The FDA requires businesses to have standard operating procedures (SOPs), or step-by-step instructions for every stage of manufacturing and preparing food and drink. For Pressed Juicery, that would mean clearly outlined processes for storing, unloading, preparing, cleansing and washing produce.
But Slater’s company didn’t have anything in writing.
The fledgling juice company had just bounced back from its health department horror, and Slater was taken aback. He pleaded with the inspector: “Instead of closing us, will you work with us?” The agency agreed to give them a window of time to make everything compliant with regulations.
Slater and his team hired FDA consultants to rework their manufacturing process. “That was the one area where we really were clueless,” Slater says. The company created its SOPs and conducted the necessary validation studies. In Pressed Juicery’s case, that meant tests with a few different juices to prove its produce cleansing process eliminated any harmful bacteria.
Slater also knew his strengths were creativity and big-picture leadership rather than finance and operations, so he hired a new chief operations officer with retail experience, as well as a new head of manufacturing with previous juice industry experience at Odwalla. The latter spearheaded a new manufacturing process that, according to Slater, cut Pressed Juicery’s manufacturing costs roughly in half.
Before, the company made juice via a “batch” method — e.g., every step of the process was separated out in batches. That meant one team washed the produce, another team pressed it to extract the juice and yet another mixed it. The labor, time and resources that went into switching between different teams and machines made the manufacturing process more complicated and expensive. But Slater’s recently hired head of manufacturing spearheaded a new “continuous flow” process, eliminating some steps and making it almost fully automated. After putting in new machines — some of which hadn’t even been used in food manufacturing before, according to Slater — he remembers the manufacturing head joking that if someone entered the facility when it wasn’t producing juice, they would have no idea what was created there.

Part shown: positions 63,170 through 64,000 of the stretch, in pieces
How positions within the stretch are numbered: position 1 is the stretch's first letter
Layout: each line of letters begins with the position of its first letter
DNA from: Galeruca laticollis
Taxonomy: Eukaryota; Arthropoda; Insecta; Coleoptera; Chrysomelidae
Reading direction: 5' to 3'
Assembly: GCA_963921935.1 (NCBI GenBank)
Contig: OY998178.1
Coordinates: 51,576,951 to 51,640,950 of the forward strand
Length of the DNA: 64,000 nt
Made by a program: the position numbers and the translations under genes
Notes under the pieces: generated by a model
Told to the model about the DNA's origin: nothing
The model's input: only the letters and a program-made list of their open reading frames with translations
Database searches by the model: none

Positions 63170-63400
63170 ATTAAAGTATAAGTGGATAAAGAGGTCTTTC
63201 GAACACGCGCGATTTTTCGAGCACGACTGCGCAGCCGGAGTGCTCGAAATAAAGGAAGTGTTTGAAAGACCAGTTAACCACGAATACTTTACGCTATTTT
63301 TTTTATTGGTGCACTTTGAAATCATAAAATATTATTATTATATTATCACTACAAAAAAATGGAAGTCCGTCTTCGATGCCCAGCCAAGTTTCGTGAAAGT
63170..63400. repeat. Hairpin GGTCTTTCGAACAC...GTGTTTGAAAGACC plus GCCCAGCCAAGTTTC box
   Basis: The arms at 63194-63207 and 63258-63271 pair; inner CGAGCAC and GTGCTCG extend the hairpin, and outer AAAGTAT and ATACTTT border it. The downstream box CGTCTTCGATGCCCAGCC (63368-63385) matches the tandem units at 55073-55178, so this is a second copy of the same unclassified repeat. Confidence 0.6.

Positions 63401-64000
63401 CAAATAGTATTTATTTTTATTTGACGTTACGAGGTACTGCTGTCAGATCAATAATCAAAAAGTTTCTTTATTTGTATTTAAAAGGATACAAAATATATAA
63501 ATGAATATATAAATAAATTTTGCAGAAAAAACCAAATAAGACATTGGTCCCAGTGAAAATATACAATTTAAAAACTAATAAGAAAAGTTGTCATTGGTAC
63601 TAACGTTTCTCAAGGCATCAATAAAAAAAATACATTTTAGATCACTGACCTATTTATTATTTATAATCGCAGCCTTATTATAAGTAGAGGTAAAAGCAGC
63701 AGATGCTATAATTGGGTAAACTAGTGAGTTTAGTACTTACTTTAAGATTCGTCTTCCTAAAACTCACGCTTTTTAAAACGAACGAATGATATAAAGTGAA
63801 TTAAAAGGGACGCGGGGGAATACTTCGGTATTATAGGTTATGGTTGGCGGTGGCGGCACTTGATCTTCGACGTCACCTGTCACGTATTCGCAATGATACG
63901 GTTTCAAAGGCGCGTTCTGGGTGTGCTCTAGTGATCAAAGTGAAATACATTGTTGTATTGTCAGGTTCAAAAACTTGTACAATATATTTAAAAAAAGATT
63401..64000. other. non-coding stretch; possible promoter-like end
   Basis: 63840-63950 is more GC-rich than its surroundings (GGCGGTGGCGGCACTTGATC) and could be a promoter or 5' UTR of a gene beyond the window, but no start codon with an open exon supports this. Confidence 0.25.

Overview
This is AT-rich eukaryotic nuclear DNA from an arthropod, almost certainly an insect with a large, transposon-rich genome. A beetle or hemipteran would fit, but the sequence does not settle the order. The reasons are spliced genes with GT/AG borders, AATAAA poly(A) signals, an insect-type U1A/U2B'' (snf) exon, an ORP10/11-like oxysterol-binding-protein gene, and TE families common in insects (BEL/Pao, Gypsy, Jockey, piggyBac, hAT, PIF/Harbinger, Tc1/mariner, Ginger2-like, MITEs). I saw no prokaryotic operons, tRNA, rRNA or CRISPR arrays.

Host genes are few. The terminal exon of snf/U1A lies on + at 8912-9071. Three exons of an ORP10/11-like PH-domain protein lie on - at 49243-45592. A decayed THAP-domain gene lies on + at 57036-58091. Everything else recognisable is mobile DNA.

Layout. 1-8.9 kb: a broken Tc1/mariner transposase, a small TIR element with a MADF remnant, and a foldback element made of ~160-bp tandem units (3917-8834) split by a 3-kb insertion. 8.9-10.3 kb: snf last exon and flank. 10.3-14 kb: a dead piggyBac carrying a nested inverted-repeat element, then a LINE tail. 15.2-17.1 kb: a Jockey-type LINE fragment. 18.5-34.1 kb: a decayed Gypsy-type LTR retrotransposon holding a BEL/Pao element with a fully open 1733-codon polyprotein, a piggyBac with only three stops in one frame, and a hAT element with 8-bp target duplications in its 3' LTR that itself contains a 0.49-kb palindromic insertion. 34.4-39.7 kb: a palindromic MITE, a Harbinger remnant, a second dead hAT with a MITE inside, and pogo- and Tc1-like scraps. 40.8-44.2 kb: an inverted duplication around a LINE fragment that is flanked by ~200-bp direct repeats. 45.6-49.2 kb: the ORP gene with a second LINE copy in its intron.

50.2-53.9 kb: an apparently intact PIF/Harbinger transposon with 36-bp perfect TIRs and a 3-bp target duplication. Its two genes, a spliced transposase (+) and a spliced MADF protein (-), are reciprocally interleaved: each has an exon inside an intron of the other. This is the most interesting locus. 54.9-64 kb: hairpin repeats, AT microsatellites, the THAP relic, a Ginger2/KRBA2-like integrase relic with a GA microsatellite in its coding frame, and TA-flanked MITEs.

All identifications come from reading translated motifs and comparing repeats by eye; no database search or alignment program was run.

In 2014, after about a year and a half of dealing with the health department and the FDA, Pressed Juicery could finally move forward.
The Next Step
Pressed Juicery aims to corner the cold-pressed juice market with an approach centered on accessibility (read: not intimidating) and affordability (read: not the price of an entire meal).
“To those who can afford a $12, 100 percent organic, glass bottled juice, there are amazing options out there,” Slater says. “For rest of the world, we want to be able to become a product that has integrity, high quality and [accessibility].”
Today, the chain has 70 stores nationwide and has plans to expand into international markets, namely Japan and South Korea. Beyond juice, the company now offers coffee, smoothies and plant-based soft-serve.
To keep in line with Slater’s goal to make nutrition accessible for the masses, Pressed Juicery has implemented a price decrease for the first time in the brand’s history. One juice used to cost between $6.50 and $8, but the company has since slashed the price tag to $5 — a decrease of between about 25 and 40 percent.
“Starbucks has trained the world that $5 is an acceptable price for beverages,” Slater says, “so we meet that.”